Evolution of the eye-end design of a composite leaf spring for heavy axle loads
Hou, J. P., Cherruault, J. Y., Nairne, I., Jeronimidis, G. and Mayer, R. M. (2007) Evolution of the eye-end design of a composite leaf spring for heavy axle loads. Composite Structures, 78 (3). pp. 351-358. ISSN 0263-8223
Full text not archived in this repository.
To link to this article DOI: 10.1016/j.compstruct.2005.10.008
This paper presents the design evolution process of a composite leaf spring for freight rail applications. Three designs of eye-end attachment for composite leaf springs are described. The material used is glass fibre reinforced polyester. Static testing and finite element analysis have been carried out to obtain the characteristics of the spring. Load-deflection curves and strain measurement as a function of load for the three designs tested have been plotted for comparison with FEA predicted values. The main concern associated with the first design is the delamination failure at the interface of the fibres that have passed around the eye and the spring body, even though the design can withstand 150 kN static proof load and one million cycles fatigue load. FEA results confirmed that there is a high interlaminar shear stress concentration in that region. The second design feature is an additional transverse bandage around the region prone to delamination. Delamination was contained but not completely prevented. The third design overcomes the problem by ending the fibres at the end of the eye section.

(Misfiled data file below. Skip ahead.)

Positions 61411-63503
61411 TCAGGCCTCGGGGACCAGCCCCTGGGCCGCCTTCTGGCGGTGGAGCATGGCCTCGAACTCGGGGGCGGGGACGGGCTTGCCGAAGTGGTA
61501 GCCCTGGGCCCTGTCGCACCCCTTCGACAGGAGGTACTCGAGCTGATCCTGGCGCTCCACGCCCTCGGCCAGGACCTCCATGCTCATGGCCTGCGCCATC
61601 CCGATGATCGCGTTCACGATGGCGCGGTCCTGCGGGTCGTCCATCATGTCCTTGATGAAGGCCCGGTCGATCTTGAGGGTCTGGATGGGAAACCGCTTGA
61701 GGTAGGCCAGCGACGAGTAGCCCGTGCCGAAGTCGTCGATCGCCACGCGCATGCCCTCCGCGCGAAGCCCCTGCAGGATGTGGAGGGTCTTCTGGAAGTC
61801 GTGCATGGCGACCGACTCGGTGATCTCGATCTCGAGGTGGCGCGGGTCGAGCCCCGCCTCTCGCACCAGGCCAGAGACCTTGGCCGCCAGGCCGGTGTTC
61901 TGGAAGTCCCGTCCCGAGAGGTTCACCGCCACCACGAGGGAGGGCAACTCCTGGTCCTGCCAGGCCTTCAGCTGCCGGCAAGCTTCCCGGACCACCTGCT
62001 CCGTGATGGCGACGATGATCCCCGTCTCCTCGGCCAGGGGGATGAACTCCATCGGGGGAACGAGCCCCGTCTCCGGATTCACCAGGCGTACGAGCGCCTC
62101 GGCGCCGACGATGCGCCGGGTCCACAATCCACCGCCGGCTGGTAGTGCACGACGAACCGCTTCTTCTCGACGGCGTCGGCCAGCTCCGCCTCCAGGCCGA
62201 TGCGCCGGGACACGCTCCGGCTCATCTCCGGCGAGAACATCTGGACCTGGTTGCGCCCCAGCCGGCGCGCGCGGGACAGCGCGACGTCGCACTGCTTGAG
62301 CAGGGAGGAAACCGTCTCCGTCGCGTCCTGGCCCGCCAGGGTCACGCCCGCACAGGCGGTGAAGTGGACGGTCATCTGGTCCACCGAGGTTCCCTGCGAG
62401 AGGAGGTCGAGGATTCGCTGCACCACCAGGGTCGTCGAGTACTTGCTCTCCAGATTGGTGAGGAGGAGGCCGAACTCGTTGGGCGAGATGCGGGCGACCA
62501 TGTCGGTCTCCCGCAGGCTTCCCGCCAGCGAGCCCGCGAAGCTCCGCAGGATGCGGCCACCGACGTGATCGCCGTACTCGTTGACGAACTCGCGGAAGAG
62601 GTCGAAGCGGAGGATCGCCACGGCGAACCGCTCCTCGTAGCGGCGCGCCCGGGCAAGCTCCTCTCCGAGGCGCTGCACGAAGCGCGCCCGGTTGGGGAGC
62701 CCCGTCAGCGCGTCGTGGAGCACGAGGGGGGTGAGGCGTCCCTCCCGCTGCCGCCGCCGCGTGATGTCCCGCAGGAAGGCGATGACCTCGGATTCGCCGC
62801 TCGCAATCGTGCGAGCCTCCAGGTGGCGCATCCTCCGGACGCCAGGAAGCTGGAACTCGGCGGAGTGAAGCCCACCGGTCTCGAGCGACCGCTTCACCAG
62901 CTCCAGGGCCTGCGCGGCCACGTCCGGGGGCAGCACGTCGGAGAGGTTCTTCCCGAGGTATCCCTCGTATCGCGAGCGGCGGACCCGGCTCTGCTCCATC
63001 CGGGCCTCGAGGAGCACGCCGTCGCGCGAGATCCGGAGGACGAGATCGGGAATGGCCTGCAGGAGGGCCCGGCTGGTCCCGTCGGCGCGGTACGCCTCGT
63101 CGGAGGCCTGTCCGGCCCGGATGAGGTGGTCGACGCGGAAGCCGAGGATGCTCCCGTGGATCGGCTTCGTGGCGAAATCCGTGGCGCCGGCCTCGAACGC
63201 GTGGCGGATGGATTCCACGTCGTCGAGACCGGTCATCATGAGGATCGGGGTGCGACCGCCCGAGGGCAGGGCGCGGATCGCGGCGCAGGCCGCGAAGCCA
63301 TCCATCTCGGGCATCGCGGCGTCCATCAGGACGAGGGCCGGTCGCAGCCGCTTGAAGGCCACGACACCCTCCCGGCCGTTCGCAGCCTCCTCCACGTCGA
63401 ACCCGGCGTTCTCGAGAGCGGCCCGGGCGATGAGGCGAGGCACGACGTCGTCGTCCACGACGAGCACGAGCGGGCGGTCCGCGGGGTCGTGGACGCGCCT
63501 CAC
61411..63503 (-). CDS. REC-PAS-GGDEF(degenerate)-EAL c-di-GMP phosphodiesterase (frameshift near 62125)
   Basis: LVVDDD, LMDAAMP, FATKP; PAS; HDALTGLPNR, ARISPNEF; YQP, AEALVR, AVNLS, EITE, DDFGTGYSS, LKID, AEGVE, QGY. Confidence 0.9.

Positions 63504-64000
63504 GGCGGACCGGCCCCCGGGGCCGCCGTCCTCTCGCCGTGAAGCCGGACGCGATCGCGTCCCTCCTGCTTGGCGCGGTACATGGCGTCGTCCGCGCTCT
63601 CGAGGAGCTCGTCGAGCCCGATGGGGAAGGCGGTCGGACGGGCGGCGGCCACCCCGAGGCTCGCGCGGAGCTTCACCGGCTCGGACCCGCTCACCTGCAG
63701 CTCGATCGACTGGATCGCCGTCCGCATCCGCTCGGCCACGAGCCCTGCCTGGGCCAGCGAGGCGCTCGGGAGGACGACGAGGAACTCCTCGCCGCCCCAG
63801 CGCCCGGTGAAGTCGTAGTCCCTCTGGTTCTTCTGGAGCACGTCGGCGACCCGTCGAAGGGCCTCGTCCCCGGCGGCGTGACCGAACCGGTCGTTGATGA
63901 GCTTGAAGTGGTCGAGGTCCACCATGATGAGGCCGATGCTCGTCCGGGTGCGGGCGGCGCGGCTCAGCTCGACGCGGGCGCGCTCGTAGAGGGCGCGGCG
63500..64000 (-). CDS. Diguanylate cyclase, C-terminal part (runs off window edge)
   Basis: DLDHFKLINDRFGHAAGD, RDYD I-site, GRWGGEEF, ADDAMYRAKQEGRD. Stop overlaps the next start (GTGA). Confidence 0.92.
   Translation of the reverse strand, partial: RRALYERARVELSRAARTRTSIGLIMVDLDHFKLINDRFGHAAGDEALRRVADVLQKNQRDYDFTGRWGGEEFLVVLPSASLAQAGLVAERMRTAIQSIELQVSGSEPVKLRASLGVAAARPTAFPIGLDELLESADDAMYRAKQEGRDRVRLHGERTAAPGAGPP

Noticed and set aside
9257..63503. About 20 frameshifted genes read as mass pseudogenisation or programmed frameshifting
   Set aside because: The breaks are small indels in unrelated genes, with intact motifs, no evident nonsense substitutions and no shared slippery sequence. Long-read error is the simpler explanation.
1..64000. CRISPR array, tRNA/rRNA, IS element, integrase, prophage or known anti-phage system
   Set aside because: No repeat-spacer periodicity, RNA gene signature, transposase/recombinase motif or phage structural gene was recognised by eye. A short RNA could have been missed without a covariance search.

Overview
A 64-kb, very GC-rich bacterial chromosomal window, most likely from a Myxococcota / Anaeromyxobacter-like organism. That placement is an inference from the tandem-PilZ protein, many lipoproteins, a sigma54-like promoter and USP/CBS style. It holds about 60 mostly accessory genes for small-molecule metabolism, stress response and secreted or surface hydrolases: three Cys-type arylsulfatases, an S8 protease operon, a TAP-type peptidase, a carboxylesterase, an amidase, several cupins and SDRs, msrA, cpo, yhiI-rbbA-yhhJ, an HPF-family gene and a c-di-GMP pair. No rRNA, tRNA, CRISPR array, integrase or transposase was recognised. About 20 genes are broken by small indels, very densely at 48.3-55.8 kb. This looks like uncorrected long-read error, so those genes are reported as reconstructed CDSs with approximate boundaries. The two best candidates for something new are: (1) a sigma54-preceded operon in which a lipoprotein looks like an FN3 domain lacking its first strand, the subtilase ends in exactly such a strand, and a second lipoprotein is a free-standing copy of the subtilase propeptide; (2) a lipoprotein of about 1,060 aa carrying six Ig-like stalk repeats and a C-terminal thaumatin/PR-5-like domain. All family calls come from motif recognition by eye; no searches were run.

Centaur Editors: Update this record